Holocaust Remembrance Day 2018
Many people take time tomorrow to recall Holocaust Remembrance Day. The internationally recognized date corresponds to the 27th day of Nisan on the Hebrew calendar. Nisan is the first month of the Jewish calendar (according to the Torah) and coincides with March – April on the civil calendar. The Torah calls it chodesh ha-aviv, the month of spring as it marks the beginning of the spring months.
The Hebrew calendar commemorates Holocaust Remembrance Day this year on Thursday, April 12. In Hebrew, the day is called Yom Hashoah. When the actual date of Yom Hashoah falls on a Friday, the state of Israel observes it on the preceding Thursday (and on the following Monday when it falls on a Sunday).
This particular Remembrance Day marks the anniversary of the Warsaw Ghetto Uprising, the 1943 act of Jewish resistance that arose within the Warsaw Ghetto in German-occupied Poland during World War II, and which opposed Nazi Germany’s final effort to transport the remaining Ghetto population to Treblinka (an extermination camp located just north-east of Warsaw).
The Nazis intentionally burned the Ghetto, block by block from April 19 to May 16. A total of 13,000 Jews died, about half of them burnt alive or suffocated. The Warsaw Ghetto Uprising was the largest single revolt by Jews during World War II. April 19 was the eve of Passover.
The police and SS auxiliary forces were planning to complete the deportation action within three days. They were delayed because Jewish insurgents firing and tossing Molotov cocktails and hand grenades ambushed them from alleyways, sewers, and windows.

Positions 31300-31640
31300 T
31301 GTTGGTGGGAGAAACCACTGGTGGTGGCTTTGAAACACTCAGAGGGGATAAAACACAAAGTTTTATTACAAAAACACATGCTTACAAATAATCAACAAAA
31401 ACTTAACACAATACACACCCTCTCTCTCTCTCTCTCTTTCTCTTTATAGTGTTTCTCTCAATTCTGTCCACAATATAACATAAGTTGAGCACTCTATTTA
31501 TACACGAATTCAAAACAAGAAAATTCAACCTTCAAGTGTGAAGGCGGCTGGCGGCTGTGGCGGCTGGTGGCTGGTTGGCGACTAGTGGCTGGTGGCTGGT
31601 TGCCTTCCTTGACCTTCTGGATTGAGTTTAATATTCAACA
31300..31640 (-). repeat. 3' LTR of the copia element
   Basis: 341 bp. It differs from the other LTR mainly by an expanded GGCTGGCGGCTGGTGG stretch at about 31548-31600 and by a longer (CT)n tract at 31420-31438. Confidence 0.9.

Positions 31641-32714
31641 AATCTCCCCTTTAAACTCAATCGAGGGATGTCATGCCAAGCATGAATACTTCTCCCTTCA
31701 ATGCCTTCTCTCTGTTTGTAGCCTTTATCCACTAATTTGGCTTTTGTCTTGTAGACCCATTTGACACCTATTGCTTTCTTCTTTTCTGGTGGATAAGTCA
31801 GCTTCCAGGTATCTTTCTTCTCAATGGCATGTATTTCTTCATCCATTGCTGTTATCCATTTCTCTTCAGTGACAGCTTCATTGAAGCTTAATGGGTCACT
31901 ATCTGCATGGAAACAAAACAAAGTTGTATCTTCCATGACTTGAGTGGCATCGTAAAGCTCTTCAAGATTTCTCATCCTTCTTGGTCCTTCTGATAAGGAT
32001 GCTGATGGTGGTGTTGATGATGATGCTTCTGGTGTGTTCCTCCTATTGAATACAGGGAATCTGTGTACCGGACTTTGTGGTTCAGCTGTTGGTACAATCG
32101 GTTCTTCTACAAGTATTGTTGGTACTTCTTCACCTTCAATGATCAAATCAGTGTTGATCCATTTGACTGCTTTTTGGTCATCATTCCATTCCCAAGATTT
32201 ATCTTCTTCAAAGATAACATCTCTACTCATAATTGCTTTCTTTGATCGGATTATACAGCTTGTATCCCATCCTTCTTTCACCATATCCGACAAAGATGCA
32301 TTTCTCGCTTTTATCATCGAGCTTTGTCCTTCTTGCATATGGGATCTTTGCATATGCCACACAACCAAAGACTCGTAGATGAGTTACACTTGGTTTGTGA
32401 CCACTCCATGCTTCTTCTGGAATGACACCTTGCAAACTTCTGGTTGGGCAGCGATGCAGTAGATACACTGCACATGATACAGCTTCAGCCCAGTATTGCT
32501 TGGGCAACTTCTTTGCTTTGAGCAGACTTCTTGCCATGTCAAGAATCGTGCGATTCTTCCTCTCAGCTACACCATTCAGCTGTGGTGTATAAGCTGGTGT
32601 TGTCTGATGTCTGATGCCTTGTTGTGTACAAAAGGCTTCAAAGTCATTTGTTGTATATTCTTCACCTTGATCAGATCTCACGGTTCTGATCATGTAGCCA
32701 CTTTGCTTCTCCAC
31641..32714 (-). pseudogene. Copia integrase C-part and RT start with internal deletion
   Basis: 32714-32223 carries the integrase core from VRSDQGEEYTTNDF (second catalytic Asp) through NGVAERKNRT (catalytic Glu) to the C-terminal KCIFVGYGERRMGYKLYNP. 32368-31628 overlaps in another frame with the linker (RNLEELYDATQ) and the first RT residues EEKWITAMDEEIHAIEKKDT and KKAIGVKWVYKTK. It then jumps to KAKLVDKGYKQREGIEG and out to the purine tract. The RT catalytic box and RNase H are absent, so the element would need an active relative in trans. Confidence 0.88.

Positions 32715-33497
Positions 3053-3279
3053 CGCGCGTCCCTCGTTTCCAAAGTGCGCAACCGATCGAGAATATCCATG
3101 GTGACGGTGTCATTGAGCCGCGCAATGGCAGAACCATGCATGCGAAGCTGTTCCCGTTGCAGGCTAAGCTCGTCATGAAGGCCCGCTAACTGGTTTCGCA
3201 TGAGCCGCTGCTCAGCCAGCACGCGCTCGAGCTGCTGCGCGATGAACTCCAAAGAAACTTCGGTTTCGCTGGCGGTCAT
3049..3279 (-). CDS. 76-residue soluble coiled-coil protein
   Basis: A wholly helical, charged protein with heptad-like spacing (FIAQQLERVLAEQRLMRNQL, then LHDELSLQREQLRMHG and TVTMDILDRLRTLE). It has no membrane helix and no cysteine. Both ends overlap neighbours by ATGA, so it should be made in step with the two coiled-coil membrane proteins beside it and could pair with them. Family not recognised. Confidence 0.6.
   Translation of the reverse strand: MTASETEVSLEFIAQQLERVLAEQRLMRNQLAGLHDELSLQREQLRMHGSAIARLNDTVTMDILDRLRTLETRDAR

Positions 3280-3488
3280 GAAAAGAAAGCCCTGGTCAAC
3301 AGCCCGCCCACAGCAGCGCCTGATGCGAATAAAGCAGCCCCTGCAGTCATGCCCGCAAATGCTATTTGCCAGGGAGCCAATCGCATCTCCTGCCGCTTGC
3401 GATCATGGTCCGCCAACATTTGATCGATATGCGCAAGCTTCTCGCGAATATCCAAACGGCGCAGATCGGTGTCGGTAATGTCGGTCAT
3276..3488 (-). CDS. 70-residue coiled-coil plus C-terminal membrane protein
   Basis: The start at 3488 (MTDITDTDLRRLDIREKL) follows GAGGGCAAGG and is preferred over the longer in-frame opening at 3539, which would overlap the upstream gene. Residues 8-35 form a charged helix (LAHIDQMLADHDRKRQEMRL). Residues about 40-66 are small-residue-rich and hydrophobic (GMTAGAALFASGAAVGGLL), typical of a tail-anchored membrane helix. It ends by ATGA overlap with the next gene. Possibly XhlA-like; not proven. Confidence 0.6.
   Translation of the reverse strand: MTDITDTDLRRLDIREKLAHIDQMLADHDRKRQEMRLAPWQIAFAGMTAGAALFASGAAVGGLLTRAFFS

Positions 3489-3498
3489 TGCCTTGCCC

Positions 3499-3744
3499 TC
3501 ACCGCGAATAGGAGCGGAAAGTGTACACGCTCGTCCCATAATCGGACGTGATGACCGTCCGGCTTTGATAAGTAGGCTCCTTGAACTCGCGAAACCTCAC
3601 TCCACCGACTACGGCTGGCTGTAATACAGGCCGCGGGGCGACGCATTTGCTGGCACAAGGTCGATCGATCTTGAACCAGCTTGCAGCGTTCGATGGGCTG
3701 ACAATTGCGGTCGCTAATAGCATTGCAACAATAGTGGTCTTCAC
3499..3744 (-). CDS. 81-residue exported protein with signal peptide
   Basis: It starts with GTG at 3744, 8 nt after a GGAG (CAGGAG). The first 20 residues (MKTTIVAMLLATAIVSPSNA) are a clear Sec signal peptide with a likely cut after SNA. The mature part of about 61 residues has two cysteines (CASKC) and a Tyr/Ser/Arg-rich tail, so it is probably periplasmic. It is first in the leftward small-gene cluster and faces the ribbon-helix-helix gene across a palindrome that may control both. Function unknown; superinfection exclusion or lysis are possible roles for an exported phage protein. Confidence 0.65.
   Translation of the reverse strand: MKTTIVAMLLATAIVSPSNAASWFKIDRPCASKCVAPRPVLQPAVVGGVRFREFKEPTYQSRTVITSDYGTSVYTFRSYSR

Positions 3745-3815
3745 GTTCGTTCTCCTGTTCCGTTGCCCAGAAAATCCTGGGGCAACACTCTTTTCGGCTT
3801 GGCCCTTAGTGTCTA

A few days before the uprising ended, a member of the Polish government in exile committed suicide in London to protest the lack of reaction from the Allied Governments. In his farewell note, he wrote:
“I cannot continue to live and to be silent while the remnants of Polish Jewry, whose representative I am, are being murdered. My comrades in the Warsaw ghetto fell with arms in their hands in the last heroic battle. I was not permitted to fall like them, together with them, but I belong with them, to their mass grave. By my death, I wish to give expression to my most profound protest against the inaction in which the world watches and permits the destruction of the Jewish people.”
This is a day for Jews and the rest of us to pause to remember the millions of people who have been murdered or whose lives have been changed beyond recognition during the Holocaust and Nazi Persecution.
They are not commemorated on this day, but our minds and hearts no doubt wander to the victims of genocides in places such as Cambodia, Rwanda, Bosnia and Darfur. We honour the survivors of the regimes and challenge ourselves to use the lessons of their experience to inform our lives today.
I once read a statement from the child of Holocaust survivors. “I grew up in Brooklyn and my parents were Holocaust survivors, so they never taught me anything about nature, but they taught me a lot about gratitude.” Let’s never forget to give thanks for who we are and what we have.
Genocide does not take place on its own. It is a steady process that can begin if discrimination, racism and hatred are not checked and prevented. There isn’t a person alive who can separate self from hatred. Each of us is intimate with the heart of darkness.
It was Ronald Reagan who reminded us, “Freedom is never more than one generation away from extinction. We didn’t pass it to our children in the bloodstream. It must be fought for, protected, and handed on for them to do the same”
Jonathan Sacks offers a good companion piece. “Jews survived all the defeats, expulsions, persecutions and pogroms, the centuries in which they were regarded as a pariah people, even the Holocaust itself, because they never gave up the faith that one day they would be free to live as Jews without fear.”